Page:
Breaking Point 11.5

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The darkness instantly started pulling at me. It was the strangest feeling, somewhere between being tickled and having my fur pulled. I got the strong impression that it would probably have felt a great deal less pleasant without the combined influence of the full moon and the Wild Hunt running through me. Someone could probably have skinned me alive right then and I’d have been giggling and getting off the whole time.


I knew that it was a bad thing, though, so I reached out to the Wild Hunt, trying to find something that would protect us from the danger.


There was nothing that quite fit. I’d always had a bit of a knack for blood magic, nothing like this kind of scale, but enough that I understood the principles at work here. I could use that to work against it. The Sidhe weren’t alive in quite the same way humans approached the concept, and that alien nature gave them a certain protection, a certain resistance to the magic. The vampires were very alive, absolutely brimming with life, but they’d been designed to take that energy in, not to give it back out. It was hard to take what they didn’t want to give. Two of the mages who’d joined the Hunt had talents that could do something to block this draining effect, although neither was quite suited to the task.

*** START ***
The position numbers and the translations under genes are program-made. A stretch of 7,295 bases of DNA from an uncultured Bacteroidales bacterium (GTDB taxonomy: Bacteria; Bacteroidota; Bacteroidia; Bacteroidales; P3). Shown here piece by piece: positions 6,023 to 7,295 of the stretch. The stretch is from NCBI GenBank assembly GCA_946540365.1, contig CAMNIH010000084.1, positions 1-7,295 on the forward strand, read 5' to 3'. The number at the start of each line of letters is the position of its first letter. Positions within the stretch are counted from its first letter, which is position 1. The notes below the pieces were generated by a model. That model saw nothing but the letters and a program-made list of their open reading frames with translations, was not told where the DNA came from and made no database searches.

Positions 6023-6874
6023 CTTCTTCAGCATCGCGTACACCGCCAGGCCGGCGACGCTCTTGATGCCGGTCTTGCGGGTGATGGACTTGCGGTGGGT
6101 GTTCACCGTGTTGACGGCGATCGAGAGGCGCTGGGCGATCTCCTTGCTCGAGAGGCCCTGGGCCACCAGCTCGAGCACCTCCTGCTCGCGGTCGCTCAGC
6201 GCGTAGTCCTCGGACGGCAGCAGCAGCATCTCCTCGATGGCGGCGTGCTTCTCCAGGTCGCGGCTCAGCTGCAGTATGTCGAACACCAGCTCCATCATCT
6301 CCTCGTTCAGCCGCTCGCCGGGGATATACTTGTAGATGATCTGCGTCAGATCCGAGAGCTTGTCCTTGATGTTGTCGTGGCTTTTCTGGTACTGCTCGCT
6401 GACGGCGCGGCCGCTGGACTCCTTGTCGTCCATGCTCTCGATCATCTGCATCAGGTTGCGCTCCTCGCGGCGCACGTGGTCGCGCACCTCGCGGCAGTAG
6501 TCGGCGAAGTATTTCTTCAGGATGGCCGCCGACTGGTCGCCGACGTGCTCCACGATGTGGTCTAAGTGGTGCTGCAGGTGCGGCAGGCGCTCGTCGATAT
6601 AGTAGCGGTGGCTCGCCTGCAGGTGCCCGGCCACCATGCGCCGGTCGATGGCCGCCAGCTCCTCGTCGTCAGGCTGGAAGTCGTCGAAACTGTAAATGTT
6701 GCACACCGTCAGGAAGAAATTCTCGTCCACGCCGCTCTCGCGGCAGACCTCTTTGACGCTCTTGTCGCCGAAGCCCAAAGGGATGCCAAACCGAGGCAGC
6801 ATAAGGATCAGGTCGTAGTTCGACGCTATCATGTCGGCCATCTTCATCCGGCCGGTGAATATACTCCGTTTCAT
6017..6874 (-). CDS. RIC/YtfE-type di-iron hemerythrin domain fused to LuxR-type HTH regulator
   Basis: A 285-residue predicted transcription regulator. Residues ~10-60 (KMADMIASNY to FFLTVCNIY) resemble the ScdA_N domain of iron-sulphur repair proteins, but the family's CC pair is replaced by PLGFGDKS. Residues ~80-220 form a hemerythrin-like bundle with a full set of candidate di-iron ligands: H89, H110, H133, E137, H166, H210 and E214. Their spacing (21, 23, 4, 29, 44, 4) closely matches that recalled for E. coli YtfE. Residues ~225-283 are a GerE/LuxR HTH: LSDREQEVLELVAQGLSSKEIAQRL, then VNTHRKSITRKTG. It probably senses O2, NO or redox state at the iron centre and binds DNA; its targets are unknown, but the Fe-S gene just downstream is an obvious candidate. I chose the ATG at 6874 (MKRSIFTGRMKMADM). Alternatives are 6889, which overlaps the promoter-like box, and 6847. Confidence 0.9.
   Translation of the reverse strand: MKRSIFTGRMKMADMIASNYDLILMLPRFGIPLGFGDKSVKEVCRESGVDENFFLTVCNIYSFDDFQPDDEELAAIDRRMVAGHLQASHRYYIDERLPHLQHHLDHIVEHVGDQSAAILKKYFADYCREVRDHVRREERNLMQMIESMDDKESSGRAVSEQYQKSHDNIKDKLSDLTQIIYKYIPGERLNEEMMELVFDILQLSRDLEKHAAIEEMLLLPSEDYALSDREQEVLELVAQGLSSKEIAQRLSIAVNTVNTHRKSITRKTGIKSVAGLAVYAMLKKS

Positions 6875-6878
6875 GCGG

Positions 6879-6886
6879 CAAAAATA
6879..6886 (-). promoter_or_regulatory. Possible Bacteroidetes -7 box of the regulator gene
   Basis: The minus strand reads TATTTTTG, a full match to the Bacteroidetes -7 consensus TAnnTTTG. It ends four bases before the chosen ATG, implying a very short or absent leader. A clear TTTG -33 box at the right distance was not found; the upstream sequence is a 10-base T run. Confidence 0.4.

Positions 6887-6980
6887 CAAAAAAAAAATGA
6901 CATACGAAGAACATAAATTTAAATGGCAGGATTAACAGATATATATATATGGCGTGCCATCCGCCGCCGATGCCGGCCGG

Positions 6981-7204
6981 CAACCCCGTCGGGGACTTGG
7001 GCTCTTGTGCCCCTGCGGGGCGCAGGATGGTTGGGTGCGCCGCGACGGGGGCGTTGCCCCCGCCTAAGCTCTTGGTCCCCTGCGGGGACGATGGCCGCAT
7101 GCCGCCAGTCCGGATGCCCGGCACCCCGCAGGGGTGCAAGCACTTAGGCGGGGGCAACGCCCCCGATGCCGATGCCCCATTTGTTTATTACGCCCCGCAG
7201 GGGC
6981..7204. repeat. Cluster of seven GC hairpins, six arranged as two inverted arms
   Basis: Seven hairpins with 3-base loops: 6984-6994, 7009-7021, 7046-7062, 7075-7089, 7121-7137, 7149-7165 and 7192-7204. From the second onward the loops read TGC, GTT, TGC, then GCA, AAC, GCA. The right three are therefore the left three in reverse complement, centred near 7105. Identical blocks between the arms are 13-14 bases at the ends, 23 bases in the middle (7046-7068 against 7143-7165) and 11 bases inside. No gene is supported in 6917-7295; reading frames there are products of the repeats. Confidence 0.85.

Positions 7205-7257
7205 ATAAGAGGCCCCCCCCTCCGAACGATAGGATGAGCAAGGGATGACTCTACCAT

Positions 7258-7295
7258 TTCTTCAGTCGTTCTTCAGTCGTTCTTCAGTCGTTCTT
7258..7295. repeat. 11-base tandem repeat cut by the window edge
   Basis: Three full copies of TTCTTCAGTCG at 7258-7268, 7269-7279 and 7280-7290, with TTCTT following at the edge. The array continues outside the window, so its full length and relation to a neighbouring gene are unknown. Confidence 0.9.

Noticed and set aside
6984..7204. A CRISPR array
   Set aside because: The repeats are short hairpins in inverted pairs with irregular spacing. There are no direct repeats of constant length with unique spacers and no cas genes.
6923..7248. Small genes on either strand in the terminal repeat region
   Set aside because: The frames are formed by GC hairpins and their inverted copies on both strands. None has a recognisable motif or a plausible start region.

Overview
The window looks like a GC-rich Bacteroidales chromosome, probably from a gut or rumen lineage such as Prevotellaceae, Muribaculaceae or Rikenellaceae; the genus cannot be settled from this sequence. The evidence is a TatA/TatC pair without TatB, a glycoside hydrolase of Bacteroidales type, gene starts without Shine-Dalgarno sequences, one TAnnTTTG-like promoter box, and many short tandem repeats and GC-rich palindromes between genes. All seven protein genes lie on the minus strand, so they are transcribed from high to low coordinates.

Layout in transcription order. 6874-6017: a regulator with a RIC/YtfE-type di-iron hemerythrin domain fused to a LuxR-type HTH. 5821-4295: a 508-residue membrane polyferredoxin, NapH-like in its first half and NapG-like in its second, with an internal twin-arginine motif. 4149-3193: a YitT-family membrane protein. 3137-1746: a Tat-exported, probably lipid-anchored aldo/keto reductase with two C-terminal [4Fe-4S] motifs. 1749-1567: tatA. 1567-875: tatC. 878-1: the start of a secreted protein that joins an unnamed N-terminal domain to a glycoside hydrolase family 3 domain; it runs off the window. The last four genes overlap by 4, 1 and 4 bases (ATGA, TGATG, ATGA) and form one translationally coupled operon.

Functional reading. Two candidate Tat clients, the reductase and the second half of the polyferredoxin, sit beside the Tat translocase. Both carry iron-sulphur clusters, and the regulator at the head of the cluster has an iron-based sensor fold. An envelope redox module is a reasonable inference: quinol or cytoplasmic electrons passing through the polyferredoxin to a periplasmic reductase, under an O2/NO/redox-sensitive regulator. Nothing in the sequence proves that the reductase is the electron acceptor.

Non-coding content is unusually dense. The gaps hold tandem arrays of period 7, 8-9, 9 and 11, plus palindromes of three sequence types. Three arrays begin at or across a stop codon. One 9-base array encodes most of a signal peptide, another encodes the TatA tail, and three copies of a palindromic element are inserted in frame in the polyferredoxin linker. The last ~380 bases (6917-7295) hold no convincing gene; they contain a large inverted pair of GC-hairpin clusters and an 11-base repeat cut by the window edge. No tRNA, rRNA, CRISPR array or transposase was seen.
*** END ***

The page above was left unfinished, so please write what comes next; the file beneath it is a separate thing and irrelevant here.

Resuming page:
A lot of kinds of defense, none of which was really sufficient. Taken all together and spread out through the medium of the Wild Hunt, they could do something to protect people.


I gathered up the protections, and through the Hunt I could feel as the others did so as well, instinctively reaching for the right powers to shield them from this threat.


The pulling sensation slowed, though it didn’t stop. We weren’t in danger of dying immediately, I thought, but this environment was still hostile. We could only spend so long here before people started dropping.


I grinned. That was good. A hunt with no challenge and no threat was a boring hunt. Having a time limit added some spice to the chase.


It was impossible to see here, and I fell back on other senses. I could feel everything that fell within my winter storm, and with that storm blanketing miles now, sight was unnecessary, more a distraction than a help. I could hear every movement, I could smell every breath of air, and there were stranger senses as well, things that I couldn’t possibly have known how to process without the Hunt. The vampires could feel the life around them with an intimacy that defied description, and the Sidhe could sense the currents of magic with a precision that put my senses to shame.